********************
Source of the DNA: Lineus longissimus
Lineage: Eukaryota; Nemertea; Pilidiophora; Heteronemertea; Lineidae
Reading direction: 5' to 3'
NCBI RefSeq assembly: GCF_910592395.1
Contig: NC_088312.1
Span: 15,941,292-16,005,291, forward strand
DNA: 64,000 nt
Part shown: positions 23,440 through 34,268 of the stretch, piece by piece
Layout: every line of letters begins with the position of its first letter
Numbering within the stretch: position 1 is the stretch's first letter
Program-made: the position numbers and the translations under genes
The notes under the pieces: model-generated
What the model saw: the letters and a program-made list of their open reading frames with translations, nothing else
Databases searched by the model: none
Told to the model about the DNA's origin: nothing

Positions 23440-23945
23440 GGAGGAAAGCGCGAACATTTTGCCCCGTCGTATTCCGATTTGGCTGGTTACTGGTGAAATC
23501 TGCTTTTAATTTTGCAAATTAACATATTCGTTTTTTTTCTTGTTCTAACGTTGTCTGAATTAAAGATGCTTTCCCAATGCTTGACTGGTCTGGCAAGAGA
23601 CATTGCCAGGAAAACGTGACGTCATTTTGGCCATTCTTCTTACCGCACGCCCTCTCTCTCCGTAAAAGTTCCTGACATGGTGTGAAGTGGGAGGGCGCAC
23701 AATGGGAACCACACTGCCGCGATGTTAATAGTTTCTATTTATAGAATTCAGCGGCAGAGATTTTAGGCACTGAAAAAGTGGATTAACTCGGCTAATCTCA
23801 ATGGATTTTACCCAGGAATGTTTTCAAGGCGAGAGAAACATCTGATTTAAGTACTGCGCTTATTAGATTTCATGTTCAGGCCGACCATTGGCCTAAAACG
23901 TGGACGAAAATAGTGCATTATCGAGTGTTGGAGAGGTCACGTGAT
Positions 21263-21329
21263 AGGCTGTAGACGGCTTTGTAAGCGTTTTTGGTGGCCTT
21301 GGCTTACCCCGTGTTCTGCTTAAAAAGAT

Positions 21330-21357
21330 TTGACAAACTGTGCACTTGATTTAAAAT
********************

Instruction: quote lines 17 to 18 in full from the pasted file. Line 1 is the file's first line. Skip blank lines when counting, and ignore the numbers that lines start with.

23440 GGAGGAAAGCGCGAACATTTTGCCCCGTCGTATTCCGATTTGGCTGGTTACTGGTGAAATC
23501 TGCTTTTAATTTTGCAAATTAACATATTCGTTTTTTTTCTTGTTCTAACGTTGTCTGAATTAAAGATGCTTTCCCAATGCTTGACTGGTCTGGCAAGAGA